If the purchase price is being paid over time and not at settlement, then this is vendor financing.

Negotiations and written agreements will need to be in place regarding interest on the outstanding
amount and whether security will need to be given to the seller in the form of a bill of sale on the
business, mortgage over the buyers property or REVS over a boat or car. Charges can also be regis-
tered over a Buyers company to secure the loan.

Stamp Duty
In most cases a clause is used in the contract stating the buyer is liable to pay the stamp duty. How-
ever if the buyer doesn‟t pay according to the contract the Office of state revenue will require the
seller to pay the duty. The rate of transfer is calculated on a sliding scale of $1.50 to $5.25 per $100
(subject to change from time to time). Duty is paid on the higher of the purchase price or the unen-
cumbered value of the assets.

Some concessions are available for transfers to husband, wife or defacto spouse.

Liquor Licence
There is no standard condition in the REIQ contract pertaining to liquor licensing. A special condition
should be included stating the licence is to be transferred to the buyer prior to settlement and outlin-
ing what is to happen if it is not transferred in the given time as the process can take up to 2 months.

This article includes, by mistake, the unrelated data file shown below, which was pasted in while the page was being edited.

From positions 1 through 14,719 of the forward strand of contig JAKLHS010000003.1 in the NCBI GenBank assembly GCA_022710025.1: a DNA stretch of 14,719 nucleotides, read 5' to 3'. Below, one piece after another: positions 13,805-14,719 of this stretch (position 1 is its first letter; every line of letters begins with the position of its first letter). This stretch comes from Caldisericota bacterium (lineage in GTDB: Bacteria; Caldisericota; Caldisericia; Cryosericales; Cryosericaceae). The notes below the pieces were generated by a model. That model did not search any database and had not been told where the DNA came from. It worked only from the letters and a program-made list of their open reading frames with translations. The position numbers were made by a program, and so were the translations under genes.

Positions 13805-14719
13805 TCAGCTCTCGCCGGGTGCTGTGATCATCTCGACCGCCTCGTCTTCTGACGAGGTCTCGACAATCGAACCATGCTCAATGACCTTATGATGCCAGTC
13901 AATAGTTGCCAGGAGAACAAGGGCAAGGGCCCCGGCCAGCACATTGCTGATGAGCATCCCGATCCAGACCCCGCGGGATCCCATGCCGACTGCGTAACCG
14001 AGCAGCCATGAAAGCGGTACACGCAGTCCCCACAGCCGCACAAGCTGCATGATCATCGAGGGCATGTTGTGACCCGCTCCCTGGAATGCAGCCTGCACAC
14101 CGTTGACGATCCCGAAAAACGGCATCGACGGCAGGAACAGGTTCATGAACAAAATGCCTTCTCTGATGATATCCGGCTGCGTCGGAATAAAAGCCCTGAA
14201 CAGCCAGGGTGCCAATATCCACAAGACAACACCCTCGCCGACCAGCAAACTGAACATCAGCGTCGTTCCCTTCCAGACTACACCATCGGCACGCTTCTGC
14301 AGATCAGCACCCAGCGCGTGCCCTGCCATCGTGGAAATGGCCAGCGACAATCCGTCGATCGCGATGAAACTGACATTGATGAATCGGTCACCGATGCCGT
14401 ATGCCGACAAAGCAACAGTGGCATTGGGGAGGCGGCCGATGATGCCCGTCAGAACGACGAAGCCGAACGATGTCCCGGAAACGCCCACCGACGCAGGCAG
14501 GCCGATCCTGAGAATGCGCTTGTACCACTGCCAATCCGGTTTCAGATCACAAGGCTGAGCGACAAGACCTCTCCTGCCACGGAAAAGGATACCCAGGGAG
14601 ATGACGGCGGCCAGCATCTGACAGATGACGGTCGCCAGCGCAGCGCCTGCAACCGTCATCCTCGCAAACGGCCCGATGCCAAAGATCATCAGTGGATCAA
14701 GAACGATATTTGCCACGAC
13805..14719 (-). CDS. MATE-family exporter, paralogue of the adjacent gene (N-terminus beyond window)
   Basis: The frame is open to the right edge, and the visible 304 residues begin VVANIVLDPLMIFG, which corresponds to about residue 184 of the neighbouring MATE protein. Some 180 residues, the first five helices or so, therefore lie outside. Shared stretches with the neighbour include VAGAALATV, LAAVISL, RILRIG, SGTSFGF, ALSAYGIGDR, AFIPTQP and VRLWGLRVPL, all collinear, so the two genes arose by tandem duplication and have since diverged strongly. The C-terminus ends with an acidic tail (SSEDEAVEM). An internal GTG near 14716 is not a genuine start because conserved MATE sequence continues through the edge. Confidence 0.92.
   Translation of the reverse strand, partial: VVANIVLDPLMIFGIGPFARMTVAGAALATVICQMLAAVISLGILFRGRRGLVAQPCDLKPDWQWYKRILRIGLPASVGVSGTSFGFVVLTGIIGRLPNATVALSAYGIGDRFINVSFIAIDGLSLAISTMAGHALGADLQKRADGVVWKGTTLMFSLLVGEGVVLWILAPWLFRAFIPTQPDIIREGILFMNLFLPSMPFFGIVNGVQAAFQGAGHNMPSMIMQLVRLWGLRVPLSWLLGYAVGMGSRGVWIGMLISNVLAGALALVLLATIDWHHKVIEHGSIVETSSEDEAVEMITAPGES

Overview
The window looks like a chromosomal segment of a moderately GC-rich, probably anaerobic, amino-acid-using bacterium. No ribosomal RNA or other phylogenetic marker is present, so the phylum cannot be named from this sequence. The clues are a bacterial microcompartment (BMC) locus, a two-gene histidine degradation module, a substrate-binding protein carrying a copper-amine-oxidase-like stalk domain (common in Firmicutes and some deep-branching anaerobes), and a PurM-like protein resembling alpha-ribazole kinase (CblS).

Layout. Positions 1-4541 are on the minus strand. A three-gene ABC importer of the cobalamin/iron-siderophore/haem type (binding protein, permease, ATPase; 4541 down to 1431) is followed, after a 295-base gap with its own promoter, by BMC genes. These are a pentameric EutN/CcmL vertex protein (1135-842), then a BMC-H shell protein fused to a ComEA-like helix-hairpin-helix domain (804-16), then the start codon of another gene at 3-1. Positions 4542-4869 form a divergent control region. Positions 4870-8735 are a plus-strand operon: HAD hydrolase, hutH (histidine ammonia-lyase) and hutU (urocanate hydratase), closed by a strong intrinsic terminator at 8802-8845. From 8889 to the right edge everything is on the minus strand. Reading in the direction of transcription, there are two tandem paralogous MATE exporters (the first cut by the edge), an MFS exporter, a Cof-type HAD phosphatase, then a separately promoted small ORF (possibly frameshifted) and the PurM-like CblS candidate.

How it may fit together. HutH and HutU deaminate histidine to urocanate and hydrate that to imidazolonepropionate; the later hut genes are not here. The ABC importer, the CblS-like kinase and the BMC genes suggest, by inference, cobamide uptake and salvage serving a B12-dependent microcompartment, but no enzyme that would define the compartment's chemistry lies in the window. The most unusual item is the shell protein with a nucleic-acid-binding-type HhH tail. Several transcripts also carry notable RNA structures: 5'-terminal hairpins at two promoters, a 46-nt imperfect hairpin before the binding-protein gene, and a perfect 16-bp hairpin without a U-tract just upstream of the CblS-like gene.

The special condition should also place obligations on the buyer to act quickly to ensure this process
moves as efficiently as possible.

Our most successful clients engage us to work with a team of professionals including their account-
ant, banker and insurance broker.

We co-operate with these professionals to ensure your total needs are met in relation to the transac-

You should seek advice as early as possible from all these professionals to arm yourself with the
knowledge you need to reach a deal that protects your interests.

Contact us Today
We specialise in business sales and acquisitions. Please contact us today for a free initial consulta-
tion to go over any queries you may have about buying or selling a business.

                                       P: (07) 5446 1461